The Value of Utilizing Chicken Manure as Fertilizer

Recycling is good for green reasons, including environmental and economic benefits. Poultry and crop production interweave because poultry manure can be incorporated as a fertilizer.  

Chicken manure, urine, and the bedding or litter materials like straw or sawdust add organic waste matter, increase water-holding capacity of the soil, and add beneficial biota in soil. This mixture provides nitrogen, phosphorus, and potassium for plants. It is better than horse, cow, or steer manure in most cases. It also reduces bulk density, increases aggregate stability, and increases soil biological activity. Manure can also protect soil, water, and air quality.  

So, today, poultry manure, including litter, is an excellent, low-cost fertilizer if used properly. Another advantage is that as poultry digest the plants and other foods they eat, the food is broken down by anaerobic bacterial action in their stomachs, so manure is like a compost that has been broken down at high speed by the animals producing it.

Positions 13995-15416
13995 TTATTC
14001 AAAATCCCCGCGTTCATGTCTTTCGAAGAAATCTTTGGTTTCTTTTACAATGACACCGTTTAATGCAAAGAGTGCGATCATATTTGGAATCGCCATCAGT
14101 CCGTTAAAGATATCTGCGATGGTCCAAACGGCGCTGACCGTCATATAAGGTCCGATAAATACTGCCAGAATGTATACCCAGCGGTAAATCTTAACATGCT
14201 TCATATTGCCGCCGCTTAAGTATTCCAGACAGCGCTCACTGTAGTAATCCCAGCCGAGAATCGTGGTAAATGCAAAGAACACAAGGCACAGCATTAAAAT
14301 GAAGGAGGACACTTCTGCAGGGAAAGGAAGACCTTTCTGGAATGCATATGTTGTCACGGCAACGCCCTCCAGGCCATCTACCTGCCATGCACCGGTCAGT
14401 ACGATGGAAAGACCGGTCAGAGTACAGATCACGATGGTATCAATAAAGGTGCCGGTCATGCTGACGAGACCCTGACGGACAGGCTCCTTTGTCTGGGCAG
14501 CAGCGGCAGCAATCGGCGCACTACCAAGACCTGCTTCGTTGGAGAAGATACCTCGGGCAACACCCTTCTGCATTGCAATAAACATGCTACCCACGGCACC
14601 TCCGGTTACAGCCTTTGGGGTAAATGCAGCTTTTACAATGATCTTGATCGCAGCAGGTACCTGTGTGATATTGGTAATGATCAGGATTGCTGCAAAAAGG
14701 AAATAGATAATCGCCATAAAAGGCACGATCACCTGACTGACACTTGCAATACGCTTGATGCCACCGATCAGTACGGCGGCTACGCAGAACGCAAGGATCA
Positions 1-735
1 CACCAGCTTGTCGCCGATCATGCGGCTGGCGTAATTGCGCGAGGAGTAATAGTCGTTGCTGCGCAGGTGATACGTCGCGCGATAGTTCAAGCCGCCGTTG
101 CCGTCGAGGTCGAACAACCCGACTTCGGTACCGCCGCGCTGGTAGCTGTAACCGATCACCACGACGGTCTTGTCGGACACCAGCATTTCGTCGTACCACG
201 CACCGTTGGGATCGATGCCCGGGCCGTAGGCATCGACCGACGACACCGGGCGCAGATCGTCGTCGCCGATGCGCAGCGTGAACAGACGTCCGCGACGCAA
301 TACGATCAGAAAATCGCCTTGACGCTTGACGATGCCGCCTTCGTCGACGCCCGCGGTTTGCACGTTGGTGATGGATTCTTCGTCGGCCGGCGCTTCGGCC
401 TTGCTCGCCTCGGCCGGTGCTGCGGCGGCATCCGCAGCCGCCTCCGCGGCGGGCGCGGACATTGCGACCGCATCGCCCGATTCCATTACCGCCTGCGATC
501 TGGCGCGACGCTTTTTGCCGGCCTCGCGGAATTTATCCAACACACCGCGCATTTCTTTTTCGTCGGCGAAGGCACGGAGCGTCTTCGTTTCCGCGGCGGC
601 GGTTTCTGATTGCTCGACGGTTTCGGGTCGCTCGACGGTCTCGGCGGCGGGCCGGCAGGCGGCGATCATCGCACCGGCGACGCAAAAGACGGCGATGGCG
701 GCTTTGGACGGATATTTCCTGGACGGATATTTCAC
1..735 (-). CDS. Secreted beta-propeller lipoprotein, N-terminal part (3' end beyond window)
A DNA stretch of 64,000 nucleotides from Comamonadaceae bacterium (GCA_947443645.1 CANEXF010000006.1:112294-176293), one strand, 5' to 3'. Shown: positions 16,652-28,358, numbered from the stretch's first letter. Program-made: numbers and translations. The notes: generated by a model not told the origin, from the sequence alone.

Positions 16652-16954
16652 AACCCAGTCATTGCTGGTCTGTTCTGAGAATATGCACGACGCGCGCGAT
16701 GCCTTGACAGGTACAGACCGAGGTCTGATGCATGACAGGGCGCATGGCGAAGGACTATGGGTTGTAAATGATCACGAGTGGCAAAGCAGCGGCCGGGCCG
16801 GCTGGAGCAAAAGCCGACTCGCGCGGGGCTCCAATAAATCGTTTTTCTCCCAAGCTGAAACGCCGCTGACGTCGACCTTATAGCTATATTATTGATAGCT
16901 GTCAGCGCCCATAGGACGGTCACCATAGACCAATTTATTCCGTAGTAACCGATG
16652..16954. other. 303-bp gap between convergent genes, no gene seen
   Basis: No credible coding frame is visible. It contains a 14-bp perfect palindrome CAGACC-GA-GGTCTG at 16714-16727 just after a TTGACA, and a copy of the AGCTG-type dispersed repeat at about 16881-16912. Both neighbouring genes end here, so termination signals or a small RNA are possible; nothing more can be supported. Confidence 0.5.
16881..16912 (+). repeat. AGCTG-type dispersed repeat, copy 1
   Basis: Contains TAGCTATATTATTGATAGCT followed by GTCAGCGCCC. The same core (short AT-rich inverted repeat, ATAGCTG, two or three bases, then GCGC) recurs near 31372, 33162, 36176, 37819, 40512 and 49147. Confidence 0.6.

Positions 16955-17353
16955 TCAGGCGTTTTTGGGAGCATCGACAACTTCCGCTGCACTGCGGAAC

How Important is Organic Matter?  

Organic matter is also crucial to soil to keep it fertile and productive, and agricultural land should have 3-5% organic matter. Organic matter provides nutrients for crops and makes it possible for the soil to retain nutrients.   

Microorganisms in invertebrates living in the soil break down minerals and organic matter into forms that plants then utilize. An application of manure integrates organic matter into the soil and restarts or feeds microbial life. Remember that soil microbiological activity depends on organic matter. Organic matter also increases the soil’s water-holding capacity and helps with aeration 

Plant nutrition is essential in the production of crops. Plants take nutrients from the soil, which improves yields. Truthfully, chemical fertilizers do not always meet the specific needs of plants’ demands for growth and development. Chicken manure does a better job of meeting the nutritional needs of most plants.  

This type of fertilizer increases the amount of soil organic matter, thereby increasing its fertility. Another benefit is that chicken manure raises soil pH and eliminates adding lime to acidic soils.   

Studies have shown that utilizing chicken manure as fertilizer brings an increase in crop yields of at least 12%.

Coping with Soil Acidity